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The Lauren and Liz Show

"Parallel Lives" is funny but front-loaded

Elizabeth Lord and Lauren O'Neill present scenes at Midnight Sun in Olympia.

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It's not completely accurate to call Parallel Lives, formerly known as The Kathy (Najimy) and Mo (Gaffney) Show, a sketch comedy, as it isn't very funny for long stretches of time - often intentionally. It's more like an evening of two-person scenes, several of which are comic, most of which are entertaining and one of which is a direct sociopolitical statement. Of course, Saturday Night Live was never merely sketch comedy, either, yet that's what we call it; so let's be reductive and approach Parallel Lives as a sketch comedy. Like every episode of SNL, it's hit and miss. Moreover, as is usually true for SNL, the funniest bits are front-loaded in the show.

A doctoral student could write an informative dissertation on the way comedy reflects the concerns of the time, and in doing so, goes through historical phases that can be classified like fossils. By listening to the way a comedian talks about gender, race or sexual orientation, we can hazard a reasonable guess as to which five-year period the jokes were written in. So it is with Parallel Lives. Aren't white people funny? Did you know homosexuals are people, too? Hey, wouldn't it be terrific if women (womyn?) could concentrate more on self-fulfillment and less on societal standards of beauty? Yep, it's 1989 - which doesn't detract from genuinely funny material, and there's plenty of that to be had here, especially in Part I.

Prodigal Sun's production benefits from the talents of Elizabeth Lord and Lauren O'Neill, both of whom have exemplary comic timing and range. I wish Lord had put the same inventive energy into characters for "Futon Talk" and "Cabaret" that she applied to her Red Hatter in "Las Hermanas." It's rare for actors to enjoy such an opportunity to show off their range, and she doesn't always capitalize on the freedom she gave herself. (It was Lord who selected this script, and this cast, for Prodigal.) Having said that, her repetitively amorous alkie in "Hank and Karen Sue" is impeccable, and her "Silent Torture," a master class in wordless action, makes its point far less bluntly or awkwardly than the pro-choice statement piece, "Clinic."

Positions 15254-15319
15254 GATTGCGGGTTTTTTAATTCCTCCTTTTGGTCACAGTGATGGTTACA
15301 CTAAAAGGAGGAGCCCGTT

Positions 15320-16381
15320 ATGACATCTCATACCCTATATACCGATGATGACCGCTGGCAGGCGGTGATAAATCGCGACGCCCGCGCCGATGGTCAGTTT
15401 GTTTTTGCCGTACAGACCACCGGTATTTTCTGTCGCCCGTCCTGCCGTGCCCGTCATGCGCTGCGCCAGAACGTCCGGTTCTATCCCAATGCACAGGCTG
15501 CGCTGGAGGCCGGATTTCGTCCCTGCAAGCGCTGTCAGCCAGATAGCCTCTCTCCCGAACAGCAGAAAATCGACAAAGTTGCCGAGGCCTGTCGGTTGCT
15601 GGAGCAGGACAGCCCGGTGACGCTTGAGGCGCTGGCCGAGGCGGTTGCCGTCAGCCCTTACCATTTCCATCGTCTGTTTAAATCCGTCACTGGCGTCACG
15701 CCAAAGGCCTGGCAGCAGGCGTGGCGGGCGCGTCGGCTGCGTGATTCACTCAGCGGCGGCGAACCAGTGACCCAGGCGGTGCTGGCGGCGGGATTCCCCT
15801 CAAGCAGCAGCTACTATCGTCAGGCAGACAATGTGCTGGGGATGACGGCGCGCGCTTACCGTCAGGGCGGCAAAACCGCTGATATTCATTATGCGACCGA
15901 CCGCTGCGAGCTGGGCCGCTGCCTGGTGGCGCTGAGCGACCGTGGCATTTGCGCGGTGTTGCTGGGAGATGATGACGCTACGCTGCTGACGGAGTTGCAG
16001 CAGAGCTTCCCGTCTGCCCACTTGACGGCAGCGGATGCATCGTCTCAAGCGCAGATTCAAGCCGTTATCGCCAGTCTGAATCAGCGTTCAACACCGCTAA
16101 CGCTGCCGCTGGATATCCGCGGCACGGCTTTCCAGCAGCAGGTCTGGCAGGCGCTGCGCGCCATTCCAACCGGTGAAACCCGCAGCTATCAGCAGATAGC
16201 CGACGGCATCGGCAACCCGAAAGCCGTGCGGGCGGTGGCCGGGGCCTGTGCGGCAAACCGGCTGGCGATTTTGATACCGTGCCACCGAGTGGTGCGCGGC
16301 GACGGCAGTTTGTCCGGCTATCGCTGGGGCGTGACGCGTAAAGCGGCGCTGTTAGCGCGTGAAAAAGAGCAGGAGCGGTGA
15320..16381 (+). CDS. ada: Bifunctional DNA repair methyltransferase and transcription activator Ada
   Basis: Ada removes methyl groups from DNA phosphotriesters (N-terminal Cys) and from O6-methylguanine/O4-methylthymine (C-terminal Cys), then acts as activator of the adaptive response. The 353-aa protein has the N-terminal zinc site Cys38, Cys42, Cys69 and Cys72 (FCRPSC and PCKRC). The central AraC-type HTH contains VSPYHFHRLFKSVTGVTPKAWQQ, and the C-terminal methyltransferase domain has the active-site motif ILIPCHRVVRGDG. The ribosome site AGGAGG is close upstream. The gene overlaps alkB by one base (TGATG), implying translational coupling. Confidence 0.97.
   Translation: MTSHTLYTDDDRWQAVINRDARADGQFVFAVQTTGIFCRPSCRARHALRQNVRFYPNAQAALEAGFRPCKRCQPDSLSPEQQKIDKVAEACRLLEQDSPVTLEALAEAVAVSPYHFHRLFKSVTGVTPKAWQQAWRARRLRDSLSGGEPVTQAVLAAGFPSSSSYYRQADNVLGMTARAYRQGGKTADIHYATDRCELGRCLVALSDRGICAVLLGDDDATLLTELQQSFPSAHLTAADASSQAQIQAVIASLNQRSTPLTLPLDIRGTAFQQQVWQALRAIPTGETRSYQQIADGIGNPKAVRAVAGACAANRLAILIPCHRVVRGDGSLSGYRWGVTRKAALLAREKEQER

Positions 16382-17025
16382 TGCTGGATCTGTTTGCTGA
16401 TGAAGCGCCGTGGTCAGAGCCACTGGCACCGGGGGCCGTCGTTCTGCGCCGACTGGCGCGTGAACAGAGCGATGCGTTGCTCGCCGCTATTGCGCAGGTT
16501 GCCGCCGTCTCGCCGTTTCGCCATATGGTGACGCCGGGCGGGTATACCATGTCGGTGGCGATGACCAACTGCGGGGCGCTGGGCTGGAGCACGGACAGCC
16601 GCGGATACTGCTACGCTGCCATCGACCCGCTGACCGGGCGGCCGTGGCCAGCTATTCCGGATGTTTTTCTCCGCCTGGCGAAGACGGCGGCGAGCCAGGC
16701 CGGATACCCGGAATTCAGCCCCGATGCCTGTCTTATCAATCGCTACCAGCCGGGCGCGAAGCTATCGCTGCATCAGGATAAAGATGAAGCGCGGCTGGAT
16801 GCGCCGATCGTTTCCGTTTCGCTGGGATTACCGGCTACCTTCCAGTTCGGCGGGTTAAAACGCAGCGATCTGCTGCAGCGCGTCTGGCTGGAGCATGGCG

Both actors veer from stretchy comic characterizations (O'Neill's cousin to SNL's "Linda Richman," for example, in "Las Hermanas"), to entirely naturalistic simplicity ("Three Sisters") with admirable ease. Director Josh Anderson, this year's Best of Olympia Arts Scene MVP, deserves credit for smart music choices and the clarity and fluidity of his blocking. The set (tech direction by Tom Sanders) finds multiple uses for the Midnight Sun's sore-thumb utility closet.

The show wins affection immediately with an intro called "Supreme Beings," in which archangels discuss the beauty of Creation and plan for its continued success. This pays off cleverly at the start of Part II, by which time the angels' most treasured inventions have gone horribly awry.

Perhaps the funniest material is in "Period Piece," a series of observations about the dreaded Aunt Flo. A migrant worker of debatable ancestry (O'Neill) raves about the joy a brand of tampon brings to her otherwise miserable existence, and we're encouraged to speculate on what ads for hygienic products might look like if men menstruated. It's a funny concept, well executed.

The SNL Law of Diminishing Returns kicks in about halfway through Part II, unfortunately, and Parallel Lives is about 10 minutes too long. "Clinic" would've been a good piece to cut. It's decently acted, but wedged into lighter material and too heavy-handed to persuade any but the choir. The finale, a parody of feminist performance art, is so on-the-nose it isn't funny.

Parallel Lives

Through Feb. 26, 8 p.m. Thursday–Saturday, $12
The Midnight Sun Performance Space,
113 N. Columbia St., Olympia

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